Of course, re-branding comes with disadvantages. I found when we renamed the gallery that it took some folks ages to stop calling it by its old moniker (we still get mail addressed to Plus Ultra, and more than one online listing service can't seem to update their databases, but...), so I'm not suggesting you change your blog's name if it's well known. I might suggest, especially if you're new to blogging, that you keep your name prominently displayed on the masthead. Mind you, this is for professional writers who look forward to a long career of being paid for what they write, more so than for the passionate amateurs who toil at their keyboards for other reasons. (We passionate amateurs post our names real big on our mastheads entirely out of megalomaniac reasons. ;-)

There are other subtle changes in the field as well, but I'm just now realizing I should save something to talk about this evening. Consider this an open thread on self-branding in the professional arts writing realm.

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14 Comments:

Blogger kalm james said...

I tried to RSVP with the hyperlink from your earlier post with no luck. If they throw me out because they've run out of seating, they'd better make it good an dramatic for the camera (billy clubs and tear gas please).

1/15/2010 11:32:00 AM  
Anonymous Anonymous said...

noooo they better make an exception and let you stay! we need to see it!!!

1/15/2010 04:27:00 PM  
Blogger CAP said...

Is there any evidence that blogging or bloggers have influenced sales at any gallery?

Not that this is the point of blogging, but I'm just wondering about the impact of all this online writing.

1/15/2010 06:16:00 PM  
Anonymous Anonymous said...

These bloggers have expanded the geographic reach of the galleries. I never Google a gallery name, but I do Google artists mentioned in blogs which usually leads me to a gallery.

Unfortunately for those of us who are timid, the galleries usually don't give a price and tell you to 'contact the gallery' for that information. This is true even with unestablished artists who I think I might possibly afford, in a small way encourage while enjoying a work I consider interesting and worthy of my small clerk savings. I rarely contact the gallery as my life lesson has been that if they don't list the price I can't afford it anyway.

Still, as someone who has worked in the backroom of businesses, I find this way of doing business odd. It must work as the galleries are open and thriving, still...so this blog reader at least has tried to take the next step and has found the gallery no price practice a hinderance.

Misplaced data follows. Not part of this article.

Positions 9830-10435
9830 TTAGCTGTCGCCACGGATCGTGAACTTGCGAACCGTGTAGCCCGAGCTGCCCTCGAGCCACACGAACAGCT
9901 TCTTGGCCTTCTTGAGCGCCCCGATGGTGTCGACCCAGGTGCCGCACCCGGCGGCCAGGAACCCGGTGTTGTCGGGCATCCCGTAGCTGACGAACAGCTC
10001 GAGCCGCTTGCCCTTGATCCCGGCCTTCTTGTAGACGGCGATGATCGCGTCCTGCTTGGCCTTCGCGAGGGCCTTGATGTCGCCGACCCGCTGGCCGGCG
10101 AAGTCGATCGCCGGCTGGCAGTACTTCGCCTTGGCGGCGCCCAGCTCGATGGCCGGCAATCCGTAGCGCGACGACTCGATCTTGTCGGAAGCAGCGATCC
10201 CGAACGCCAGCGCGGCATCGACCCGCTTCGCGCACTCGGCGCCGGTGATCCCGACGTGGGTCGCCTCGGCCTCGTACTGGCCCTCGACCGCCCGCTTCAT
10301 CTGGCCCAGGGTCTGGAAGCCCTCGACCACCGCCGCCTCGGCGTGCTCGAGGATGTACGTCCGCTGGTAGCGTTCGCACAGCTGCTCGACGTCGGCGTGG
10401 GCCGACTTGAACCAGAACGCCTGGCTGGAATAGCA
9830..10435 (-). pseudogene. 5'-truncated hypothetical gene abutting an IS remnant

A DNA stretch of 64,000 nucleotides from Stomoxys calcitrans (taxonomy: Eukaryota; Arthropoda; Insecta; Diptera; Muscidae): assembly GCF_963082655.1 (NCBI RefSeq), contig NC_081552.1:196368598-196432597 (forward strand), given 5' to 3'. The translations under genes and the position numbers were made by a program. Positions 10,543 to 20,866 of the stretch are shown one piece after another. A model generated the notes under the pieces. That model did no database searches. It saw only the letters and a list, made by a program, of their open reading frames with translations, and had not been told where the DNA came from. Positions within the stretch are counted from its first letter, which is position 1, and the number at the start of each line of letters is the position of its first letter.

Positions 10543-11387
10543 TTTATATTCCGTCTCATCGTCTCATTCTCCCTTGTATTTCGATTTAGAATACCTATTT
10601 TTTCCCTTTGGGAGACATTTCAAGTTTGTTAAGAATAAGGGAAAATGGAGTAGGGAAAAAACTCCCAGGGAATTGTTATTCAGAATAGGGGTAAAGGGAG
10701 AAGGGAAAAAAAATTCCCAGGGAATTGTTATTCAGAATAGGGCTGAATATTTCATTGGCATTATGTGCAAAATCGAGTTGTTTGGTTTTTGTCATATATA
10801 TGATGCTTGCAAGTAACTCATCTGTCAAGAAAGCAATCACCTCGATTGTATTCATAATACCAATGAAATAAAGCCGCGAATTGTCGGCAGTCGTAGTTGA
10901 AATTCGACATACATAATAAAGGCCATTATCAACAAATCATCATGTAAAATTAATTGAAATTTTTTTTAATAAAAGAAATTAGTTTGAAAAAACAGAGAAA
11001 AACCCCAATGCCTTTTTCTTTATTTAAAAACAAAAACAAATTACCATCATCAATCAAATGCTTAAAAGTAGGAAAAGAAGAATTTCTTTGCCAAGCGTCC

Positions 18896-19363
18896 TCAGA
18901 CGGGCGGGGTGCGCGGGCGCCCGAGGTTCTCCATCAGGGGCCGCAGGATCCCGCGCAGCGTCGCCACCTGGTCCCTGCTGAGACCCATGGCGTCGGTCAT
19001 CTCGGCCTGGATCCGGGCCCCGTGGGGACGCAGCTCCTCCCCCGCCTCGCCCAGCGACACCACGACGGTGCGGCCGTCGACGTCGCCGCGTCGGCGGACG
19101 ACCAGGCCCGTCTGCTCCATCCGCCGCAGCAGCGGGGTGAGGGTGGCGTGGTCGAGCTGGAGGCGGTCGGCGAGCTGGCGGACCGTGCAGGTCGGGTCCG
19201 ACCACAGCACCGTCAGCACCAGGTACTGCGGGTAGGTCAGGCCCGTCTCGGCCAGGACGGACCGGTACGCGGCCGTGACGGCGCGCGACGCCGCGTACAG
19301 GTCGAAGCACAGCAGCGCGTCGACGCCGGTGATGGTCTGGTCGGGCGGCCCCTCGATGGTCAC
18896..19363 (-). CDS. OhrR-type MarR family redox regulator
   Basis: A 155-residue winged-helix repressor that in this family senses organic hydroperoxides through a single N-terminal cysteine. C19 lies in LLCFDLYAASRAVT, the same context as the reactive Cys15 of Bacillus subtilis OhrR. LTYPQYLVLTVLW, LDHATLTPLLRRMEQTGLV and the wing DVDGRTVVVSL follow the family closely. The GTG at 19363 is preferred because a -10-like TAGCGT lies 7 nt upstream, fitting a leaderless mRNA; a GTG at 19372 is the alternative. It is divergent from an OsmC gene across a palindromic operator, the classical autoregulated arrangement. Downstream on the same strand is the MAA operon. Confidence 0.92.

1/16/2010 10:55:00 AM  
Anonymous David Palmer said...

EW, this is a fascinating topic, and you are, in fact, a perfect example of someone who's created a personal brand.

Despite the fact that you consider yourself a "passionate amateur", I'm sure your personal brand hasn't hurt your gallery's name recognition, or the fact that you're invited to speak on panels such as this. I probably wouldn't have ever heard of your gallery if it weren't for your blog. (BTW, I don't think you really can call yourself an amateur anymore, EW. Didn't Amazon pay you for that book I bought?)

Artists have been into personal branding for ages. It used to be called developing a "signature style". But the way it works has changed dramatically now that we're all on the web.

1/16/2010 12:35:00 PM  
Blogger Stefano Pasquini said...

Dear Anonymous of 1/16/2010 10:55:00 AM, the ways of art are weird and tortuous, as this very blog teaches you, and if you're new at collecting you'll need to read a lot more of this and other cited blogs in order to get an idea on how things work. I understand your point of view though. In the small provincial and freaky Italian market there is one blog that lists the "coefficient" price of a lot of artists (meaning what they are worth in square centimeters) which is very useful for newcomers to get an idea about market prices. Possibly there is something like this for the US somewhere online? Anyone?

1/16/2010 05:40:00 PM  
Anonymous Michael Winkler said...

Interesting discussion--the potential use, purpose, and catagorization of blogs is a fascinating subject. I'd like to make a comment which greatly extends the scope of your discussion--as some food for thought. I recently developed a blog around the idea of the logical presentation of a visual/conceptual topic which will eventually render the blog linguistically unreadable (a conceptual experiment). I don't know of any other artists who are experimenting with the temporal/informational design of blogs but it is proving to be an interesting project because within the global informational mechanism of the Internet, every snippet of text is treated as readable content. The internet doesn't recognize unreadability--it processes the non-readable word as a specialized language or foreign language and catagorizes or links it, based on any readable/decipherable connection to meaningful content in any informational source to which it has access (often treats it as a misspelled word. An attempt to create a non-sense word will most often result in a meaningful association which was not intended (such as a connection to the initials or logo of company or organization, a word in a foreign language, a specialized word or string of data entries, etc).